Exasperated with my local Ulta

It’s no secret that I do most of my beauty shopping online. With the exception of things that require matching (foundation), I prefer to shop online.

Sometimes, I’ll get perks that I can only redeem in store, so I take the time to go – my Ulta is within 3 minutes of my office, so it isn’t a terrible hassle (plus, they carry my holy grail dry shampoo). In the order in which I received my Philosophy Fresh Cream perfume, I received a voucher to get a Benefit Air Patrol BB Cream Eyelid Primer. “Cool,” I thought. “I can run it through the primer gauntlet and hopefully write a fruitful post.”

Exasperated with my local Ulta - unable to redeem voucher for Benefit Air Patrol

The voucher states:

“Beauty Bonus! Visit your nearest Benefit Brow Bar inside Ulta to receive a complimentary Air Patrol makeupper. Plus, enjoy a Free* deluxe mini with your Benefit product purchase!”

Pretty fair – that means it is a true freebie, no purchase necessary, and that there is another deluxe mini you can get if you spend whatever Benefit’s minimum is. I went in, the Benefit employee was busy doing some brows. Neither wishing to interrupt her nor wishing to wait 20 minutes, I did the rest of my shopping and headed to the register. I presented the cashier with the voucher, thinking that they’d have those up front just like every other GWP/freebie. She glances at it for half a moment and says, “You didn’t spend enough with Benefit…” and hands it back to me.

I take it from her, hold it up and read the entirety slowly to her, out loud. This isn’t the first time I’ve had something like this happen at Ulta. “Ohhhh…” she says, followed with a cluck of her tongue. “I don’t think we have that yet.”

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Do Your Research

I feel like I’ve been extra-cynical and/or critical on the blog lately. It’s weird, because I don’t feel any more of either in my daily life; usually those things tend to coincide.

A vlogger I follow published a comparison video between the Clarisonic Mia and the Foreo Luna (made by the people who make the Issa and the Moda). I was interested, because I hadn’t really seen much in the way of a comparison between the two (but I also hadn’t really looked).

So I watch, and by the end of the video, I’m facepalming. The video was sponsored (which is fine, in and of itself) and the personality was clearly in favor of the Luna (again, fine). What wasn’t fine? Her utter lack of any kind of knowledge about one of the two products she was, “comparing.”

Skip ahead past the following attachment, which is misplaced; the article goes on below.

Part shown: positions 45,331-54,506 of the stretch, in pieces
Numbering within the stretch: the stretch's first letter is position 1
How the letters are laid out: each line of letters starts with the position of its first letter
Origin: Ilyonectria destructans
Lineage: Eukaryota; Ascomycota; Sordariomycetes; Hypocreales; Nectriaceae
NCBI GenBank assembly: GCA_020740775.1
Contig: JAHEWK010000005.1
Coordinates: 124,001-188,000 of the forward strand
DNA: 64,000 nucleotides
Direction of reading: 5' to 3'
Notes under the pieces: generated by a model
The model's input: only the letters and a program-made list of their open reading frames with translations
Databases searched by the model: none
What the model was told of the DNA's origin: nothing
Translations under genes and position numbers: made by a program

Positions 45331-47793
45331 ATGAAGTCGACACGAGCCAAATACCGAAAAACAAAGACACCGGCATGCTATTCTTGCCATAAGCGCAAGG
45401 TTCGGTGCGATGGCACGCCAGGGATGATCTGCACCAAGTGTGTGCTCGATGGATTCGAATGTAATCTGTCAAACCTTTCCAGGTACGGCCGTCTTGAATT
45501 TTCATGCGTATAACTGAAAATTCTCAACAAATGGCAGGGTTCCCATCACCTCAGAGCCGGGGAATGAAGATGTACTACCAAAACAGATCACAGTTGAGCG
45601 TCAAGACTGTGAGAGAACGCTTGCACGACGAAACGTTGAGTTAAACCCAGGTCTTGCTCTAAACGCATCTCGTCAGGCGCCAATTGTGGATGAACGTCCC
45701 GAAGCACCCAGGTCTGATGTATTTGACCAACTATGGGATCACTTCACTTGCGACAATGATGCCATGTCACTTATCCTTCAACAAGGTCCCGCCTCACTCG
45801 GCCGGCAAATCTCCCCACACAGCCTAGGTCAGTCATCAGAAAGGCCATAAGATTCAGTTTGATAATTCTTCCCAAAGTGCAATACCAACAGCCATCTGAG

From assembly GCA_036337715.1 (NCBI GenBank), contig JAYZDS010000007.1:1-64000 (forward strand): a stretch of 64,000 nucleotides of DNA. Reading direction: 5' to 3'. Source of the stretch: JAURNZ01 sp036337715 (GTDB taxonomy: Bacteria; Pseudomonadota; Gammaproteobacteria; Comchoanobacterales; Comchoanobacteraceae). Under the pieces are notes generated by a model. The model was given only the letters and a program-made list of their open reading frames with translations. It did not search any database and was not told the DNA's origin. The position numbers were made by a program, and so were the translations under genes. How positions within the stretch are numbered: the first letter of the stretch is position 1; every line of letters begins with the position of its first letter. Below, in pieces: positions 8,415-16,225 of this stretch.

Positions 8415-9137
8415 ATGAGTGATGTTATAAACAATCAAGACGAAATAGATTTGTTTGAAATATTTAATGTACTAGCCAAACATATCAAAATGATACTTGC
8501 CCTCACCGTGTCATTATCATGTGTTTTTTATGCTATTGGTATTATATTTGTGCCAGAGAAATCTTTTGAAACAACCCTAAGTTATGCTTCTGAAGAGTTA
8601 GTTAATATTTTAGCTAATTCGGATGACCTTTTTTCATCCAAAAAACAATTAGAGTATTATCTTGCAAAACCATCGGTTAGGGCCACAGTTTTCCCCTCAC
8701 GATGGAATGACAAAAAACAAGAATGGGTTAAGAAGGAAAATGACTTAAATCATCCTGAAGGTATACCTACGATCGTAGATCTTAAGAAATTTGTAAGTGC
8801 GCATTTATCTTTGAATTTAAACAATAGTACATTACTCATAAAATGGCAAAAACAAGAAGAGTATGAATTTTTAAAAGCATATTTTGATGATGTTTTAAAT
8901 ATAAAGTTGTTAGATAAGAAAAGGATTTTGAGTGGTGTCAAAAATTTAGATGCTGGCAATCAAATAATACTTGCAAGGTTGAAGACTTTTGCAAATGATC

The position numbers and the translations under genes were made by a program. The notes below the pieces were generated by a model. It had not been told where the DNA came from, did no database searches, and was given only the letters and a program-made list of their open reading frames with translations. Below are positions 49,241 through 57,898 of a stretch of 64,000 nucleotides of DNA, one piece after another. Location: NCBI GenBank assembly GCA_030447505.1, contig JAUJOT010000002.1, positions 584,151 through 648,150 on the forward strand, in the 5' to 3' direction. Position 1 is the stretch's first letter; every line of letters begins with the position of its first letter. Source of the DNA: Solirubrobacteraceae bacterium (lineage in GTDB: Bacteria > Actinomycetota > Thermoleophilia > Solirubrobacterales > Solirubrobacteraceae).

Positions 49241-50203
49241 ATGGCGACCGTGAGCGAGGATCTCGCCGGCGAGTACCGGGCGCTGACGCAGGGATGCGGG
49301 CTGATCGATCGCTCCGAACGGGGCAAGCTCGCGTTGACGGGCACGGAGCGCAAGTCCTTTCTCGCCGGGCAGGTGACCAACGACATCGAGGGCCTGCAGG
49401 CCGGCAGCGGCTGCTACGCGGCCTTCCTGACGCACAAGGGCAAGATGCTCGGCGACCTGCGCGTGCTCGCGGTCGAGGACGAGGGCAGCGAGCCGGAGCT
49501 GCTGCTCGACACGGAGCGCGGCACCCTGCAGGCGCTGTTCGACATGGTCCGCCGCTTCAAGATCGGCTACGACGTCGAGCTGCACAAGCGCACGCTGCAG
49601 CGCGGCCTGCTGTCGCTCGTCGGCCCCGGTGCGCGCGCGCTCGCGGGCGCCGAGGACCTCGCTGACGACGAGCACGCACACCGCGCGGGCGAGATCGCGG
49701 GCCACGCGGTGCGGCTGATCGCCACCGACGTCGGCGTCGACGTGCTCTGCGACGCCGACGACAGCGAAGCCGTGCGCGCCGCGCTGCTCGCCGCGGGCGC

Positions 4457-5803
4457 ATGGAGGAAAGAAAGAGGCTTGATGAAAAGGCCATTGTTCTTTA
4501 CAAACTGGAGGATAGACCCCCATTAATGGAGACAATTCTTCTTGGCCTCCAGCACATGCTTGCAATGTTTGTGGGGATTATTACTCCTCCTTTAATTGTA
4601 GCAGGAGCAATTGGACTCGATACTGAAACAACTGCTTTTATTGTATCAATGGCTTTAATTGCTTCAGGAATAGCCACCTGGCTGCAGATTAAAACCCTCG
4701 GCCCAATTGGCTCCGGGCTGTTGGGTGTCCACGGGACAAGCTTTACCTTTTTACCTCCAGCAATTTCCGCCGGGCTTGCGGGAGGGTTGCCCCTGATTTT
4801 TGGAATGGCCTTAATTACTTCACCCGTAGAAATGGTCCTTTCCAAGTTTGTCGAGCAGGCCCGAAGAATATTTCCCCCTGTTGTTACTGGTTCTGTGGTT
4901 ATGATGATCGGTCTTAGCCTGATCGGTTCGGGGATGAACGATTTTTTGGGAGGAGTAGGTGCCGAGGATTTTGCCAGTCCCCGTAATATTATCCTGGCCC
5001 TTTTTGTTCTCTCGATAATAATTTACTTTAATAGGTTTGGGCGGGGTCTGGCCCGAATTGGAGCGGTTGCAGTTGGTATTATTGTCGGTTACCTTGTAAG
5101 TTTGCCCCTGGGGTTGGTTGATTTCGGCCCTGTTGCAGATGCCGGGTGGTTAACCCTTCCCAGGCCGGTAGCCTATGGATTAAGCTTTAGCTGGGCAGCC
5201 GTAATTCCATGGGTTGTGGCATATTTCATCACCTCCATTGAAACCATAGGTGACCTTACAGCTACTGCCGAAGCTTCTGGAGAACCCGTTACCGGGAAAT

I hesitate to even call it a comparison because to suggest that it was would imply that she actually knew the properties of the Clarisonic. What the content creator shows and suggests is a Clarisonic Mia is in fact a Clarisonic Plus; she did not seem to have much experience with the device itself. While she knew that the Clarisonic she was holding (again, Clarisonic PLUS) used a charging cradle (which could be inconvenient), she insisted it had only one speed. Well yes, the actual Clarisonic Mia only features one speed…but she did not have a Mia. Her device ought to have three speeds, in fact – so did she never use the device she’s decrying? Did she just search Google for, “Clarisonic Mia,” and read (some of) a chart of its features?

Do Your Research - Clarisonic Plus, left; Clarisonic Mia, right.

For your reference, good reader – on the left is a Clarisonic Plus, and the right is a classic Clarisonic Mia. I own a Clarisonic Mia 2.

Among other things, she seemed convinced that it spun.

Not a single device made by Clarisonic spins.

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Landing the Makeup Sale

If there’s anything I abhor, it is the overabundant use of BS as a tool to drive sales. Be it marketing that promises miracles or a salesperson desperate to meet their quota (commissioned or not), there are just some things that should be left alone.

Namely? False flattery. It doesn’t matter what is being sold, but since this is a beauty blog, let’s talk about the use of BS to land a makeup sale.

I’m a regular face in my local Sephora. Sometimes I’m browsing what new stuff they have, sometimes I’m buying, sometimes I’m getting a sample before committing to a product. If they don’t know my name, they at least know my face and recognize me.

There’s one employee, though… I haven’t had this issue with any of the other employees. We pleasantly chat without awkwardness – we talk about product and technique and YouTube and weekend plans (and it all happens way more comfortably and naturally than that time I got my hair cut).

The particular associate is friendly, energetic, and personable… but trying entirely too hard to make me feel warm and fuzzy, to butter me up to buy product. Yes, I have done my time in retail. I get it – you have sales goals to meet! Landing this makeup sale or upselling directly impacts your store’s labor budget which translates to hours for you and your teammates. You want me to feel good because customers who feel good tend to spend more money. There’s a way to build a positive relationship and leave a lasting good impression without bombarding me with false flattery.

It feels insincere. And I can tell. Why?

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The Problem with Photoshop

There’s a lot of chatter in the beauty realm. Some positive, uplifting, and fantastic. Some catty, hateful, and rude. Others are debate-worthy, but fall on neither side of the spectrum. One hot debate topic in this realm is whether or not it using Photoshop or other image editing techniques on beauty photos is acceptable.

The way I see it, there are two sides to this coin.

For example:

If you’re an amazing makeup artist or Instagram superstar and you do this stunning glitter double-wing (or whatever). It’s your best work!